"If Anything Can Repair Our World, it is Stories" 2019 Vine Awards Honour Canadian Jewish Authors & Storytelling
Yesterday at a luncheon at Toronto's Windsor Arms Hotel, five authors were presented with the 2019 Vine Awards for Canadian Jewish Literature. The awards celebrate both Jewish writers in Canada and non-Jewish writers exploring Jewish themes or subjects, across five genres of literature.
Each winner receives $10,000 in recognition of their literary excellence, and joins past winners like Sean Michaels (who was also awarded the Scotiabank Giller Prize), Max Eisen, and David Bezmozgis.
The 2019 Jury, composed of poet Ayesha Chatterjee, children’s author Melanie J. Fishbane, and novelist Eric Beck Rubin, selected the shortlists from more than 80 submissions from publishers across the country.
The 2019 Vine Awards Winners:
- Fiction: Claire Holden Rothman, Lear’s Shadow (Penguin Random House Canada)
- Non-Fiction: Anne Michaels, Infinite Gradation (Exile Editions)
- Poetry: Linda Frank, Divided (Wolsak and Wynn Publishers)
- History: Benjamin Carter Hett, The Death of Democracy (Allen Lane Canada/Penguin Random House Canada)
- Children’s/Young Adult: Jonathan Auxier, Sweep (Penguin Random House Canada Young Readers)
Each author was invited to speak following the presentation of their award (excepting Auxier, who was unable to attend the ceremony). Fiction winner Claire Holden Rothman read a brief quote from Shakespeare's King Lear, the inspiration for her winning novel, reciting: "So we'll live and pray and sing and tell old tales", reflecting that the quotation "evokes what it means to be Jewish".
Poetry winner Linda Frank (left) with Wolsak & Wynn Publisher Noelle Allen
Nonfiction winner Anne Michaels, also an acclaimed poet and fiction writer who was nominated in the poetry category as well, dedicated her win to the memory of recently lost loved ones, reading a list that included late McClelland & Stewart Ltd. Publisher Ellen Seligman, an iconic Canadian editor who worked with Michaels for many years. Michaels accepted the award "in their memory and with love," noting "literature carries the living and the dead... memory knows the dead can read."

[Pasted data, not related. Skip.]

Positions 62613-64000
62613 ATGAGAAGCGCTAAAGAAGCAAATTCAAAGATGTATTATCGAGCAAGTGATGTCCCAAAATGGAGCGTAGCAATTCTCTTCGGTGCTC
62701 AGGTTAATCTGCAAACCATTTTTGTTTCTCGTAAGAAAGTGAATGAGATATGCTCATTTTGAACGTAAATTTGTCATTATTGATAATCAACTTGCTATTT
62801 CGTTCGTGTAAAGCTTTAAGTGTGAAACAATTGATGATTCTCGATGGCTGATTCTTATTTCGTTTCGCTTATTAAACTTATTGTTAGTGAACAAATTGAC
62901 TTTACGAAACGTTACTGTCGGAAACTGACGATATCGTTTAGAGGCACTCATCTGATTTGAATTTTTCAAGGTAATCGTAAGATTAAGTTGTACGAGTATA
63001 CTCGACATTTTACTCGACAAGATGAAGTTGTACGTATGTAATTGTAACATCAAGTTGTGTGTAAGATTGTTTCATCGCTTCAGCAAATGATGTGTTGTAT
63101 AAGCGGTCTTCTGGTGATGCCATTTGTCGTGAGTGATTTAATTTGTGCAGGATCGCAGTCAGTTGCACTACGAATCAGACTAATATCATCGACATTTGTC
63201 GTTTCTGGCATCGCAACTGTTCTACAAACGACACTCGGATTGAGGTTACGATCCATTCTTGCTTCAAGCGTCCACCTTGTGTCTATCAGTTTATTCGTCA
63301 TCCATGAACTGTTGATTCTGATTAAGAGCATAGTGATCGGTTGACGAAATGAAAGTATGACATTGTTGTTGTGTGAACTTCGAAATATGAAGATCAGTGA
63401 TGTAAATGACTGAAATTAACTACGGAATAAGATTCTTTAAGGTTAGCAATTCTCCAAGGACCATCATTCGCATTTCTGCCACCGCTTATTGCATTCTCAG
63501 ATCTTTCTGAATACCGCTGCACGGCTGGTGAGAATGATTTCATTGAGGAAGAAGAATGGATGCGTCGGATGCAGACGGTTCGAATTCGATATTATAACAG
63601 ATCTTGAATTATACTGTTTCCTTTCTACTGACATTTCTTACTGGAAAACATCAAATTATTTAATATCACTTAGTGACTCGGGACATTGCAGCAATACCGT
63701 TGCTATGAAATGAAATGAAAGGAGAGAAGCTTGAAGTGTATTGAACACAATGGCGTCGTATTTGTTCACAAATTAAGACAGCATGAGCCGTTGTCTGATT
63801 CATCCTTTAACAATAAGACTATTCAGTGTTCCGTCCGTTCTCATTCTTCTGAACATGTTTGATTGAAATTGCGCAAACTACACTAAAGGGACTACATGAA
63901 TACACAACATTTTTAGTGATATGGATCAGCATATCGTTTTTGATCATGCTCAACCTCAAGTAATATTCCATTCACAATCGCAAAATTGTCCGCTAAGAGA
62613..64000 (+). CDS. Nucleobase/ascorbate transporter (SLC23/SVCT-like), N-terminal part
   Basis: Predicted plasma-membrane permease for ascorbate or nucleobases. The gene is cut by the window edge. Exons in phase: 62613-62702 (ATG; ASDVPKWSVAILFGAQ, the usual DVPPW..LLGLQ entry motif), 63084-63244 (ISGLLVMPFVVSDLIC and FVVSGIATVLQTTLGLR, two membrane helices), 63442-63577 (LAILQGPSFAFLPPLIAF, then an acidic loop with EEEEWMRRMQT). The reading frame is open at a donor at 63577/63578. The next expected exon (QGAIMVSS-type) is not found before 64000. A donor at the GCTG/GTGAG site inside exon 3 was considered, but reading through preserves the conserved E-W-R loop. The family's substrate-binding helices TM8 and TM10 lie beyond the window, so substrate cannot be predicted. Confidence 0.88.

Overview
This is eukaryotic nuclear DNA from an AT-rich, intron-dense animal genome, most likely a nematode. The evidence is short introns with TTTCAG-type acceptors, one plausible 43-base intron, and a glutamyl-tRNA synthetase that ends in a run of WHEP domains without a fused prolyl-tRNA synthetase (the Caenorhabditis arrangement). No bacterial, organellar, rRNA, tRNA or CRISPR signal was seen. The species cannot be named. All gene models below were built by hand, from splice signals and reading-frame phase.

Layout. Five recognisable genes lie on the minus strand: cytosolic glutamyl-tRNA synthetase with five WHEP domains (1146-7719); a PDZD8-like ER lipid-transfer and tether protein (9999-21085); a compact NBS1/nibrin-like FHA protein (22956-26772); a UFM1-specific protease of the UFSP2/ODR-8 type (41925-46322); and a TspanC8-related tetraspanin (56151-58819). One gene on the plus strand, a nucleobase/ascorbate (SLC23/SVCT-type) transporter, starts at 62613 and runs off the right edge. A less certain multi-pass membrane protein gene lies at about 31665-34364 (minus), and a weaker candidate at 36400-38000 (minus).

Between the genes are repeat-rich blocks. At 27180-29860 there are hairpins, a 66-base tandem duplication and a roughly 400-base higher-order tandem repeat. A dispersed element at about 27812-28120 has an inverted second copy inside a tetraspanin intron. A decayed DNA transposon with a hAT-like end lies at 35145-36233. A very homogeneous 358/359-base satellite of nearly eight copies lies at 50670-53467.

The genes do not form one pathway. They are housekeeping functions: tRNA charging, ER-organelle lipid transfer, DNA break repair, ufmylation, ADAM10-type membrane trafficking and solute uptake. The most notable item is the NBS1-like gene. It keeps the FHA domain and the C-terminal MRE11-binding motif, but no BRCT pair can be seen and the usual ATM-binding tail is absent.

Linda Frank, a Hamilton-based poet who won for her collection Divided (Wolsak & Wynn), addressed the subject of her poems, noting she had written to honour "a world that is sadly vanishing because of how we've exploited our environment". She also focused on women scientists in her collection, which has been called "a vital text".
Jurors Ayesha Chatterjee and Melanie J. Fishbane
Like Michaels, New York-based historian Benjamin Carter Hett dedicated his award in the History category to one of the inspiring figures he researched for his book, a German-Jewish lawyer who fought the Nazis and ended up dying in the infamous Dachau concentration camp for his resistance efforts.
Though Jonathan Auxier, the Children's Literature and Young Adult winner was unable to attend, he sent a statement, which was read by juror Melanie Fishbane, in which he discussed his enthusiastic journey getting to know the Jewish myth of the golem on which his winning book, Sweep, was based, noting how much he loved getting to know "the rich and complicated stories of these monsters". He ended by observing that though it is a "dark time [in history]... if anything can repair our world, it is stories."
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2019 Vine Awards winners (left to right) Anne Michaels, Linda Frank, Claire Holden Rothman, and Benjamin Carter Hett
The Vine Awards were founded in 1988 and re-named in 2004 to honour Helen and Stan Vine, the parents of Lillian Glowinsky. Lillian and Norman Glowinsky support the full slate of Vine Awards through their family foundation, and the awards are administered by The Koffler Centre of the Arts, a central for Jewish arts and culture.
For more information about the Vine Awards, please visit the Koffler Centre website.